Wheat Disease Update 6-12-15

Wheat Disease Update 6-12-15

Stripe rust causing field of wheat to yellow Wheat flood damage in Chase County
Figure 1 (left). A wheat field with extensive yellowing due to stripe rust in Kimball County on June 10. Some fields in this county had both stripe rust and wheat streak mosaic virus.
Figure 2. Flood damage to wheat in Chase County on June 9.

Wheat Disease Update

June 12, 2015

Leaf rust on a wheat leaf
Figure 3. Leaf rust on a stripe-rust resistant wheat line in a state variety trial in Furnas County on June 9.
Wheat streak mosaic
Figure 4. Stunting and lateral (instead of upright) growth of tillers of a wheat plant infected with wheat streak mosaic virus in a grower's field in Kimball County on June 10. A low percentage of wheat streak-infected plants show this symptom. The rest are usually stunted and upright with a yellow-green mosaic on the leaves.


A survey of wheat fields and state wheat variety trials June 9 to June 11 showed a wide range of disease symptoms and disorders in wheat, ranging from extensive yellowing of wheat fields due to stripe rust (Figure 1) to flood damage (Figure 2)

In a state variety trial in Furnas County, a few lines and varieties with good resistance to stripe rust showed high susceptibility to leaf rust (Figure 3).  At this location only lines or varieties with resistance to stripe rust had green leaves. There was a low to moderate level of Fusarium head blight in the state variety trial and the wheat variety planted in the rest of the field.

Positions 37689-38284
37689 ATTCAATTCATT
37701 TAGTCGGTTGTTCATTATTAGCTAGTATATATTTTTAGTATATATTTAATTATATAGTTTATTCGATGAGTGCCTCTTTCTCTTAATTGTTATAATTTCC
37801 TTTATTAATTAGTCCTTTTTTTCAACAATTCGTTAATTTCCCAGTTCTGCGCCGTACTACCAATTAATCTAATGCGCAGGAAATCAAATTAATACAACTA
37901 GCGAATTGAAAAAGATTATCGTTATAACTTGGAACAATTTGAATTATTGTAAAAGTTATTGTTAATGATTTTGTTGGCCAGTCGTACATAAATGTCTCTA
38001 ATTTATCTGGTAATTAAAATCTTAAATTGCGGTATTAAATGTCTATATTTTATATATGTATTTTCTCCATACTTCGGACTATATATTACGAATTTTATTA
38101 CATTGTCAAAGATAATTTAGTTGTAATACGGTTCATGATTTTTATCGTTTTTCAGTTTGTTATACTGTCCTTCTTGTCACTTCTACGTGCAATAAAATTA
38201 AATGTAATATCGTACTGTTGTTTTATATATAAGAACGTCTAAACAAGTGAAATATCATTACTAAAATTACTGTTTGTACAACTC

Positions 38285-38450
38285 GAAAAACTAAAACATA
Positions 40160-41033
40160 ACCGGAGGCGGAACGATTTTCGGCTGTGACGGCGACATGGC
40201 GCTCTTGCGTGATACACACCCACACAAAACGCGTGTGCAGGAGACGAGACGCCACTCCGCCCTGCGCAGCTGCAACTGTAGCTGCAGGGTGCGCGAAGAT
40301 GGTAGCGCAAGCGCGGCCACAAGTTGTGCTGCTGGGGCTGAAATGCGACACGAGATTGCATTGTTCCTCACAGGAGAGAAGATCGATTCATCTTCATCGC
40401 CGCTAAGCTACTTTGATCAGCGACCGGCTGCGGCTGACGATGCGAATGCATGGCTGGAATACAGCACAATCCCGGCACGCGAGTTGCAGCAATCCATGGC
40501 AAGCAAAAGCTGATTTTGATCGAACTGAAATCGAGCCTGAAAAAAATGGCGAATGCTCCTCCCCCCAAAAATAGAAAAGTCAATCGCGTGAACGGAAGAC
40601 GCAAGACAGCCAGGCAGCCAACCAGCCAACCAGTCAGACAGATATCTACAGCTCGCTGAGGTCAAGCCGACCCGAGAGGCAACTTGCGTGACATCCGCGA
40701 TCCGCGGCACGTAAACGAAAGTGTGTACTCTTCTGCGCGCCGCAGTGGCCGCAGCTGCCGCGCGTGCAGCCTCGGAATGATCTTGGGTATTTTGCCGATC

In the state variety trials in Hitchcock, Chase, and Keith counties, some wheat lines and varieties still had green leaves with actively sporulating stripe rust pustules. Leaves on highly susceptible lines and varieties were mostly yellow or dead.

In addition to stripe rust, some growers' fields in Kimball County had wheat streak mosaic virus (Figure 4).  The combination of stripe rust and wheat streak mosaic exacerbated yellowing in these fields (Figure 1).

On June 11 at the Agricultural Research and Development Center near Mead, Fusarium head blight incidence (percentage of diseased heads, Figure 5) and severity (percentage of diseased spikelets on a head) had increased dramatically from a week before. This was evident both in the state variety trial and research plots.  The incidence and severity of black chaff (Figure 6), a bacterial disease, had also significantly increased at this location.


Wheat field with Fusarium head blightWheat field with Fusarium head blight
Figure 5. (left)  A high incidence of Fusarium head blight in a wheat line in a state variety trial at the ARDC on June 11.
Figure 6.  Black chaff on wheat heads and stems of a susceptible variety at the ARDC on June 11.

In the majority of the wheat growing areas in the state, wheat is well past the flowering growth stage.  In these areas, a fungicide spray to control stripe rust is not recommended.  This will ensure compliance with pre-harvest interval restrictions.  In areas where wheat is in the early stages of flowering, if less than 50% of the flag leaf is free of stripe rust and the yield potential is over 40 bu/acre, spraying a fungicide to control stripe rust can be beneficial. 

Fungicides recommended for spraying after the beginning of flowering are Caramba and Prosaro.  They are excellent in controlling stripe rust and have good efficacy on Fusarium head blight.

Wheat streak mosaic and black chaff cannot be controlled once they occur.  The best management strategy for wheat streak mosaic is controlling volunteer wheat and grassy weeds, on which the wheat curl mite vector survives, before planting in the fall. 

Stephen Wegulo
Extension Plant Pathologist

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A field of corn.